Now Showing!Now on bookshelves!
"C. Francis Jenkins: Pioneer of Film and Television", by Donald G. Godfrey
This is the first biography of the important but long-forgotten American inventor Charles Francis Jenkins (1867-1934). Historian Donald G. Godfrey documents the life of Jenkins from his childhood in Indiana and early life in the West to his work as a prolific inventor whose productivity was cut short by an early death. Jenkins was an inventor who made a difference. As one of America's greatest independent inventors, Jenkins's passion was to meet the needs of his day and the future. He produced the first film projector able to show a motion picture on a large screen, coincidentally igniting the first film boycott among his Quaker viewers when the film he screened showed a woman's ankle. Jenkins produced the first American television pictures in 1923, and developed the only fully operating broadcast television station in Washington, D.C. transmitting to ham operators from coast to coast as well as programming for his local audience. Godfrey's biography raises the profile of C. Francis Jenkins from his former place in the footnotes to his rightful position as a true pioneer of today's film and television. Along the way, it provides a window into the earliest days of both motion pictures and television as well as the now-vanished world of the independent inventor.
April 2014 Q&A with Jenkins' Biographer Donald G. Godfrey, author of "C. Francis Jenkins: Pioneer of Film and Television". Courtesy of University of Illinois Press.Starring Robert Downey Jr., Robert Duvall, Vera Farmaga, Billy Bob Thornton
This 2014 movie about a big city lawyer who comes home to Indiana to defend his estranged father on murder charges, references Charles Francis Jenkins as being the inventor of the motion picture projector. Included in the screenplay, watch and listen for the line about Jenkins when the family is waiting out a storm in the basement. Now available for rental and free on cable/satellite movie channels.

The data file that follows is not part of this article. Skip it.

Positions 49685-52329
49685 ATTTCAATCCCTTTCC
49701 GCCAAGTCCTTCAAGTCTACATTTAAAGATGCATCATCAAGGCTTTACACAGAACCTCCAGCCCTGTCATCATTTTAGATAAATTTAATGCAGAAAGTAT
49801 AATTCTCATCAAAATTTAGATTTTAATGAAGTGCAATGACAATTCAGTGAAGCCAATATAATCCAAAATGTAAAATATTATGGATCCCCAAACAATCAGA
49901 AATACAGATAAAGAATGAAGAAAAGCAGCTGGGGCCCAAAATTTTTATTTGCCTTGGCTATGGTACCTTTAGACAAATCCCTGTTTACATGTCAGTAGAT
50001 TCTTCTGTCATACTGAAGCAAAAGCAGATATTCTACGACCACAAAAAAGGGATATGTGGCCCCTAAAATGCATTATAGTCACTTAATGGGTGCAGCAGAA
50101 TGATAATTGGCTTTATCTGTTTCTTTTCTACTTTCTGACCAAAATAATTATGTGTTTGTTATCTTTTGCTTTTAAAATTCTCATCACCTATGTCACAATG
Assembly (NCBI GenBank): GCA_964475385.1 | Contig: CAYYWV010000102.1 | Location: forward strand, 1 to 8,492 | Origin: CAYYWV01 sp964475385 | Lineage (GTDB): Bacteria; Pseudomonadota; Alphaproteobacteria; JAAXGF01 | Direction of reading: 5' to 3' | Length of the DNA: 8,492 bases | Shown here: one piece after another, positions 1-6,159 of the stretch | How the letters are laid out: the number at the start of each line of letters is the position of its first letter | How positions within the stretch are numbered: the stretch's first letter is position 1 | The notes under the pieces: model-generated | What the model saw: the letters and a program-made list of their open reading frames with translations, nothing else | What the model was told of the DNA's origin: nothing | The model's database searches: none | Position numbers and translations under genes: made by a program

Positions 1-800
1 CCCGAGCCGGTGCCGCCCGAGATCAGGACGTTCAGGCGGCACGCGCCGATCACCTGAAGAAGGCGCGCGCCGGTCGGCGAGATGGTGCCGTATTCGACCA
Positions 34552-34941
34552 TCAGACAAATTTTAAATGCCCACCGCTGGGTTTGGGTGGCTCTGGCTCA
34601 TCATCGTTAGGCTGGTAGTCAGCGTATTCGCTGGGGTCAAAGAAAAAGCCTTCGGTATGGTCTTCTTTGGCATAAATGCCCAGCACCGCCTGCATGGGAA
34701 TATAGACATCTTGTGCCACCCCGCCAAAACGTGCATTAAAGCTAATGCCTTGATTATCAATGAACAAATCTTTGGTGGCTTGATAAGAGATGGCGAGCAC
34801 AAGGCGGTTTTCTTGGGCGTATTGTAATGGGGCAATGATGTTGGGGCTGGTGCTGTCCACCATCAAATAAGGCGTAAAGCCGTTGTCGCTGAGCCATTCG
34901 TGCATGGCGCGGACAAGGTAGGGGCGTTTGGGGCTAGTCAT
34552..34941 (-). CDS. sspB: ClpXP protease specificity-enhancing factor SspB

Movies In The Glen
•Every Saturday in August
•Family activities begin at 8:30pm, Movies at dusk
•Roosevelt Hill, Glen Miller Park, Richmond, IN
•Bring blankets-lawn chairs. Handicap parking is available.
Presented by Richmond Parks & Recreation (765) 983-7275
Annual Phantoscope High School Film FestivalSponsored by: Richmond Art Museum
•2021 Best Film: "Ilea", Group Project directed by Samuel Correa, West Broward HS, Pembroke Pine FL.
•Highlights of the event at Phantoscope.org
•15th Annual, 2022 event date to be announced. Short films are judged and numerous prizes awarded. Best Film wins $1,000! Films screened in front of a live audience on a big screen & discussion.
•Open to USA & Canada High School (9th-12th grade, public, private or home schooled) students involved in film making.
•Admission is free.
•The Richmond Art Museum sponsors the annual Phantoscope High School Film Festival, featuring short films made by high school filmmakers. Student filmmakers from across the U.S. and Canada may have their films shown. It all depends on who makes the Finalists List! Phantoscope is a juried short film competition for high school age students named after Richmond, IN inventor, C. Francis Jenkins, who created the first projection device which he called a Phantoscope. A panel of experts evaluates the submitted films and awards prizes based on merit. Students get the opportunity to ask questions and listen to film experts talk about getting started in film. Finalists get their short films shown on a big screen in front of a live audience! The featured short films run for approximately an hour and a half. After the festival screening, one talented young filmmaker will win a $1000 cash prize for Best Film. Additionally, prizes for Best Performance, Best Cinematography, Best Screenplay, Best Editing and Best Documentary will be given. Phantoscope is open to the public, and anyone interested in film or who wants to watch a lineup of creative and interesting short films is encouraged to attend!